Aidan Schellings had a hard time talking, so his therapists tried singing. It worked.

The 19-year-old fractured his skull and suffered a traumatic brain injury while doing a trick on his skateboard at Seattle's Greenlake skate park in April. He was not wearing a helmet. 

Doctors told the family Aidan might not walk and talk again.

In late May, they flew Aidan, on a gurney, to Denver’s Craig Hospital.

He is now walking, with assistance, swallowing solid foods, and singing.

Whether it’s Neil Diamond or Johnny Cash, Aidan has no problem singing along with his music therapist at Craig Hospital.

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”Music just helps kind of access another part of the brain that incorporates language, so those words can flow a little bit easier,” said Allison Heintzelman, Aidan’s Speech and Language Pathologist.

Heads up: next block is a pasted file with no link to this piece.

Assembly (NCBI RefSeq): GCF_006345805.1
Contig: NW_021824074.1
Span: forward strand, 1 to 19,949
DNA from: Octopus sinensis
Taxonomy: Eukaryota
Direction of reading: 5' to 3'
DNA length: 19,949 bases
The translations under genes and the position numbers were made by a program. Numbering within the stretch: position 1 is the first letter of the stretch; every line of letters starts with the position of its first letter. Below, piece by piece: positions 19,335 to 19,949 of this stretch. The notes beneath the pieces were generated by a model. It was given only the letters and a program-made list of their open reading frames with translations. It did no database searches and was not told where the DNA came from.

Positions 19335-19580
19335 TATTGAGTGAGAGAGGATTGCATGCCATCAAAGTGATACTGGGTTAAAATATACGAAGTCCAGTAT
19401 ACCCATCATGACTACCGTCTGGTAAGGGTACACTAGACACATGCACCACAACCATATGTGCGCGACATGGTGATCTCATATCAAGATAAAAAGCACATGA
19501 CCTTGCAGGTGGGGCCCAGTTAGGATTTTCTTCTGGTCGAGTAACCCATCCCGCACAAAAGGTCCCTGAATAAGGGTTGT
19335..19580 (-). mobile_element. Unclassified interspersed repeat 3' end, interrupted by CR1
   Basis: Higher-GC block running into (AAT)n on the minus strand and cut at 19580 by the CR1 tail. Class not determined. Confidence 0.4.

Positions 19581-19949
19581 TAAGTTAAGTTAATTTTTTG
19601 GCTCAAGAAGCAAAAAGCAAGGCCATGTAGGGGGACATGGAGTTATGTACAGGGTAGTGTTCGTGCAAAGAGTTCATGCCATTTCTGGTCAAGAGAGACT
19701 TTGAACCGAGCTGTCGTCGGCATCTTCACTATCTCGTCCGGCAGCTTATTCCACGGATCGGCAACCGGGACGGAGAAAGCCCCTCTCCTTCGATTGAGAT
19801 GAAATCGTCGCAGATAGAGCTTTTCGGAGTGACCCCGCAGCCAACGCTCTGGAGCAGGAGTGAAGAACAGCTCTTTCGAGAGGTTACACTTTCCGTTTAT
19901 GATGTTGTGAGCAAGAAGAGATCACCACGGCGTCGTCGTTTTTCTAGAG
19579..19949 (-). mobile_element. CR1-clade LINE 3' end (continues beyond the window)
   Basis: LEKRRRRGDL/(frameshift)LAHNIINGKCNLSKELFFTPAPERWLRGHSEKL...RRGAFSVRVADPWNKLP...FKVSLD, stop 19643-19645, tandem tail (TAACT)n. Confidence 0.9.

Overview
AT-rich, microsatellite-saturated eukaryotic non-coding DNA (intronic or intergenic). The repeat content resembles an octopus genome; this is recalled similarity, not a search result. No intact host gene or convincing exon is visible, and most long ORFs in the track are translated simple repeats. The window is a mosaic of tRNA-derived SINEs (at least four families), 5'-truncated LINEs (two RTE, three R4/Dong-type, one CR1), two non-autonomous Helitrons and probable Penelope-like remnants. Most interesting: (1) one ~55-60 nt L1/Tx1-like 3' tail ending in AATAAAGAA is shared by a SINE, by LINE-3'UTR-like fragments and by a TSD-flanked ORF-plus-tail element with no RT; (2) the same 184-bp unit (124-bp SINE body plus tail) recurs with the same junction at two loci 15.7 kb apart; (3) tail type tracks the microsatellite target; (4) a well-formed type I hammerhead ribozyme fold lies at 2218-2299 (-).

”To see what has happened is simply remarkable,” said Aidan’s father, Steve, “We were told he didn’t have much of a future.”

The family is blown away with his progress, but they’ve been warned at some point their son may stop getting better.

“It hasn’t really hit me yet that I might have to take care of him for the rest of my life,” said Willem Schellings, Aidan’s 21-year-old brother, “If he plateaus and then doesn’t get better, that could affect my goals and dreams that I have, but I’m willing to sacrifice.”

His family wants Aidan’s story to serve as a warning as to what can happen if you ride a skateboard without a helmet.

”It’s just a huge, huge impact that was so preventable,” said Aidan’s mother, Rebecca Schellings.